True Blood’s Jesus, Kevin Alejandro can be seen in a new show soon in his latest role on CBS’s new procedural drama Golden Boy which airs Tuesdays at 10pm on CBS. This new role is a bit of a departure from some of his previous roles since he’s not playing the good guy this time around but, instead, a disgruntled detective.
In an interview with After Elton, Kevin answered some questions about his True Blood role. Below are the excerpts from that interview that pertain to True Blood.
AE: Now, your characters tend to get killed off other shows.
KA: [grins] I know. I’m hoping that does not happen anytime soon with this guy, because I’m having so much fun. Hopefully, everyone feels the same way, keep emailing in and saying, ‘don’t kill him, don’t kill him,’ so they don’t kill me. You just never know. I know there are some characters that do die.
AE: Jesus was such a great character for you to play and you’ve never shied away from playing gay characters.
KA: I grew up pretty open, with an open family and…it’s weird coming from a small west Texas town… nonjudgmental. They never really even cared about that. It was never an issue for me. The biggest challenge was my idea of intimacy… it’s with a woman and it’s soft. My biggest challenge was, ‘how do I make that intimacy look legitimately real when the person I’m kissing back has stubble?’ How do I make it so believable that the audience believes it? That was really the only struggle I had with it, was making it believable to the people that it mattered to. It’s the same thing, I’m playing a cop so which audience part do I really want to show [and] want to respect it? A cop. They are our biggest critics [and] it’s the same thing, if I’m playing a gay guy. Who do I want to really believe in it? A gay person.
You know what helped was the genuine relationship and friendship and love between Nelsan [Ellis, who played Lafayette] and me in real life. That it was easy to love him. He’s a great guy and he’s a father and he’s so unlike Lafayette. He’s so shy, he’s a mystery, and it was easy to do that with him.
AE: Now that you’ve been away from the True Blood world, what’s your perspective on it? Did it feel as wacky and crazy as it does from a viewer’s standpoint?
KA: The spiritual stuff was the real challenge. It was interesting to actually do some research in that world, and you’d be amazed at some of the footage that you can actually find online that’s out there of spells and séances and stuff that they do. It was interesting and challenging to be able to go and figure some of that stuff out.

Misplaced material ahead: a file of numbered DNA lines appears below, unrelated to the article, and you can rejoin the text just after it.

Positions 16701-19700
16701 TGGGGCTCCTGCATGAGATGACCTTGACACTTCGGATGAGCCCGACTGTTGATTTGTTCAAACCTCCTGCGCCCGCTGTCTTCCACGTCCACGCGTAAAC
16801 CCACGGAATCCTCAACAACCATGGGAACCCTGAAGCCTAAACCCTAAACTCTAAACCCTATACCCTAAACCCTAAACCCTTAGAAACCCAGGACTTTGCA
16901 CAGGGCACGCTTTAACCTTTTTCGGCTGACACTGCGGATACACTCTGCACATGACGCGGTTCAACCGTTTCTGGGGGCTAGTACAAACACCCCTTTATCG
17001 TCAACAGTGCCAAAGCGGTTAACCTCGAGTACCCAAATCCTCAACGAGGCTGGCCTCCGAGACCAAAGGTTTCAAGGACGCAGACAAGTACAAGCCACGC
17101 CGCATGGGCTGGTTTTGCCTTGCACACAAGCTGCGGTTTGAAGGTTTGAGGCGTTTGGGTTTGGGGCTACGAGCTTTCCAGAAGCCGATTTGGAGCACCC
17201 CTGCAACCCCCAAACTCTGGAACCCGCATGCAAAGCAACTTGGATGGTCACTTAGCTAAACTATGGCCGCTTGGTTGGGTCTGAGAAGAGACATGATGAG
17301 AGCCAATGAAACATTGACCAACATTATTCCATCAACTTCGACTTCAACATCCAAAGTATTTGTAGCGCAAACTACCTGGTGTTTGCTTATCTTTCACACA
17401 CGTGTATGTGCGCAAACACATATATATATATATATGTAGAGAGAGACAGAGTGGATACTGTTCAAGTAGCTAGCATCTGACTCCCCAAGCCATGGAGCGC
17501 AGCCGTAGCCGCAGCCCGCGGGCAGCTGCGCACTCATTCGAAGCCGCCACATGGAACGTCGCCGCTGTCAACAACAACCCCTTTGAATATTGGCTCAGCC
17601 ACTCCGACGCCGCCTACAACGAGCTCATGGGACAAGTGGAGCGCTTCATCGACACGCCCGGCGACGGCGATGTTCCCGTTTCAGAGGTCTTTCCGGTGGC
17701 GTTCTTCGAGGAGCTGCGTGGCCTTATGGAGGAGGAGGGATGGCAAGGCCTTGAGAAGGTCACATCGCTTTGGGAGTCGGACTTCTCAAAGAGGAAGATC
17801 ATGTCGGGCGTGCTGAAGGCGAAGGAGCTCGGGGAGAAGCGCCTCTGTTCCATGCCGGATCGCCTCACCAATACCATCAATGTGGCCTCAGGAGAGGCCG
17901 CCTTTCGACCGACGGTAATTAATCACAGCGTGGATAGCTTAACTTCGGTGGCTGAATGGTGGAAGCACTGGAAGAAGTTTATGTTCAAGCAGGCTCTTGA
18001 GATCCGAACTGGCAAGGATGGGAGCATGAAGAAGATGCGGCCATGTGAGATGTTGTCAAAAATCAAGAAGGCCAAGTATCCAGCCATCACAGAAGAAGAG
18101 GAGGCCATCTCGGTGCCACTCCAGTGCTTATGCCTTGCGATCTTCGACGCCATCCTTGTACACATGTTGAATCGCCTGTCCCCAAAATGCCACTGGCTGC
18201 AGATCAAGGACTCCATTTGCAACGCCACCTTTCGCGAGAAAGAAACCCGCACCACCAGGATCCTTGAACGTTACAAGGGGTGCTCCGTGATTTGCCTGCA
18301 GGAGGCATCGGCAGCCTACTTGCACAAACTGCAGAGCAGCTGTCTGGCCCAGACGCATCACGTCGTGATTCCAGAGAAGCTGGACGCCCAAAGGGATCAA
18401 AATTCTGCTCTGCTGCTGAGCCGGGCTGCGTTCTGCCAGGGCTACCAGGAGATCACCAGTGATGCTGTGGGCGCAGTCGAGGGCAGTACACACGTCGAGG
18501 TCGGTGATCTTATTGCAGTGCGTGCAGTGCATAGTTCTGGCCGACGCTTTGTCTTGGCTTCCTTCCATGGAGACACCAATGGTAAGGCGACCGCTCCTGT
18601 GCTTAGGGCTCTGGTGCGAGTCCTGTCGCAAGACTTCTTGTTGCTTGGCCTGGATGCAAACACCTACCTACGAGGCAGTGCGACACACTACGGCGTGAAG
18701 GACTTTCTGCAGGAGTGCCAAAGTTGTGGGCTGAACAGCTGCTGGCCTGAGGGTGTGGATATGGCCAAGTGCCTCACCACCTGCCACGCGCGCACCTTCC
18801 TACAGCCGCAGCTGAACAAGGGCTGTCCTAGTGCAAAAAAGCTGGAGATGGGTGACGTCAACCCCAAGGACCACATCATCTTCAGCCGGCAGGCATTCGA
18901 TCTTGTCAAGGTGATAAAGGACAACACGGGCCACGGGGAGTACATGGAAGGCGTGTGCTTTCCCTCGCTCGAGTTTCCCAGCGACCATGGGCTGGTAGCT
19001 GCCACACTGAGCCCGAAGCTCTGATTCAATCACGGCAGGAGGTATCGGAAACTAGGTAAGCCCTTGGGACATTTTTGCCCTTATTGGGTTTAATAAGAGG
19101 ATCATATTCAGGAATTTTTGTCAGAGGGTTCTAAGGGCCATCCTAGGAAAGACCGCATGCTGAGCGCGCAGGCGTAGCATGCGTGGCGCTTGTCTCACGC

The project as a whole was amazing, and it’s still amazing. That was probably one of the most pivotal moves in my career…taking on that character just widened the audience support. The fans are truly there because they love you. No one’s there to really beat you up, and I got a real sense of real loyalty from fans through that show. I would go back if they asked me today. ‘Hey, would you come back?’ Abso-f***ing-lutely I’ll come back.
AE: Do you feel like there was more story to tell with the Jesus/Lafayette relationship?
KA: I feel like there could have been, but I think it went out in the perfect way because it left everyone wanting more. It’s great to go out before people are ready for you to go. It was very smart and the timing of it, and I had a little bit to do with the way it went out.
I was talking to one of the writers and I knew I was going to die. I was like, ‘what do you think about the idea of having the person that he loves the most have to kill him?’ They ran with it and they created what they created and it worked out really well. That’s one of the good things about dying and everything, it’s I go out in memorable way.
AE: What does a role have to have for you to sign on and get excited about it? Maybe that one thing that any role has to have, that makes you go, “I have to do this.”
KA: It has to be smart, and it has to have layers. I have to be able to look at it and see what another actor would do to it, and be able to give something different from that. Because a lot of roles you can see how people are going to do it, but if I can see that and then see what I could do to make it different, and be challenged by it, then I want to do it.
To read the rest of this interview, go to: afterelton.com